At a time when the news is dominated by bad news (although when is it not?), I thought it would be good to highlight some positive news stories regarding the energy transitions which show that the energy transition is happening now. Batteries, hydrogen, and biofuels will all be part of our future energy mix. The big question which remains is whether progress is fast enough.
Beginning in the UK, Simec Atlantis Energy (SAE) announced the signing of a £40 million contract with Energy Optimisation Solutions and Quinbrook Infrastructure Partners via the portfolio company Uskmouth Energy Storage Limited to provide a 230MW/460 MWh battery energy storage system (BESS) in Uskmouth. This will make it one of the largest BESS projects in the UK and should play an important role in the UK's energy transition. Systems which store energy are useful as they can receive energy from renewable sources, such as wind and solar, when there is an excess of supply and then return the power to the grid when demand increases. No doubt more systems like this will be required across the UK and the world as the world transitions to a new mix of energy sources.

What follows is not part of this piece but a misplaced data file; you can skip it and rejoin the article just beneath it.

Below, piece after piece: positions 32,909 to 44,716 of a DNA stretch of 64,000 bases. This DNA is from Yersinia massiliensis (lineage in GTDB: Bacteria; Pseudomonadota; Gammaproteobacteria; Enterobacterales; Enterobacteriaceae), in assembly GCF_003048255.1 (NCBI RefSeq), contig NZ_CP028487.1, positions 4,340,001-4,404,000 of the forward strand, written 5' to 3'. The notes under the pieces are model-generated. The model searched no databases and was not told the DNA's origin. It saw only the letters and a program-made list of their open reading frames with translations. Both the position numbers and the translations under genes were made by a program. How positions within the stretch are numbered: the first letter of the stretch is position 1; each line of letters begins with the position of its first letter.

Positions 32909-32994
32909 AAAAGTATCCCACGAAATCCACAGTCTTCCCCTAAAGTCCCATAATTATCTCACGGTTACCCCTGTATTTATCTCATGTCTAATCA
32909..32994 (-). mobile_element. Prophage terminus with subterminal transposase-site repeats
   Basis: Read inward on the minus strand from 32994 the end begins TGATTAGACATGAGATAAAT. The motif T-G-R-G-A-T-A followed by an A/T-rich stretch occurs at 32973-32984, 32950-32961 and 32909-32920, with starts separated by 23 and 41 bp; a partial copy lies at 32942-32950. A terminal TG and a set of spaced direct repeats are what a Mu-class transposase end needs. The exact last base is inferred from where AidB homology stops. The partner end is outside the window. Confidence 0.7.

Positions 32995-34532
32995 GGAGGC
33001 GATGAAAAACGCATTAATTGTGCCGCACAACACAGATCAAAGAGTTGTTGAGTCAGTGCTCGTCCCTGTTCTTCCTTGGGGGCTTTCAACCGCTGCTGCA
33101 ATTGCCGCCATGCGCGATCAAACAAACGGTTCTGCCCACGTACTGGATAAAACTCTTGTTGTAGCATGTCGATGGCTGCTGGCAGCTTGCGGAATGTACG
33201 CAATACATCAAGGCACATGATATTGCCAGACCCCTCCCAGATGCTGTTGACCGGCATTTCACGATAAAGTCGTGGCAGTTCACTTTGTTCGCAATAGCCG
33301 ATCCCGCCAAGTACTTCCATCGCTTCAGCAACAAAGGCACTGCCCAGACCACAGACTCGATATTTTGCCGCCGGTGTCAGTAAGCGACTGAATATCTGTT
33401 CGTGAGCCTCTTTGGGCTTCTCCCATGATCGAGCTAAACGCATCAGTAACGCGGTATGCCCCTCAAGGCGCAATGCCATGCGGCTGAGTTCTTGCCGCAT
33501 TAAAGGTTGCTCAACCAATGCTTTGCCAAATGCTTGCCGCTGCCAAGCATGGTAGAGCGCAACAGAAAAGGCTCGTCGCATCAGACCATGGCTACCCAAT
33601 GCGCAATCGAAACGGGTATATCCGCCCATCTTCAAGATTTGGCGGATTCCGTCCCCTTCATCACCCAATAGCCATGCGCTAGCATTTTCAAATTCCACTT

Moving over to Denmark, Topsoe, which offers a variety of decarbonization solutions such as battery materials, eFuels, and hydrogen fuels, announced plans to build Europe's biggest electrolyser production plant. Work is slated to begin in H2 of 2022 with operations to begin in 2024. Initially the plant will have a 500 MW p.a. capacity, with the option to expand to 5GW (enough to send 4 DeLoreans and maybe a bicycle through time). It is important that the electrolysers are operated using low-carbon energy sources as otherwise, there will be no net decrease in carbon emissions, particularly since the physics of electrolysis fundamentally means that the energy used to produce the hydrogen cannot be fully realised by the end user.
In the Netherlands, Argent Energy is expanding its second-generation biodiesel production to 540,000 tons per year. Biodiesel is a key part of the energy transition as it allows existing infrastructure to continue to be used and also serves to utilise materials which may otherwise have gone to landfill. Additionally, alternatives such as batteries or hydrogen are not currently able to replace traditional hydrocarbon fuels in certain applications, so there will be a continued need to use hydrocarbons in the future, so it is preferable that they are from lower carbon sources.
These three projects show how the energy transition is already happening and that it will not be one single technology which dominates. An energy mix will be required in the energy transition.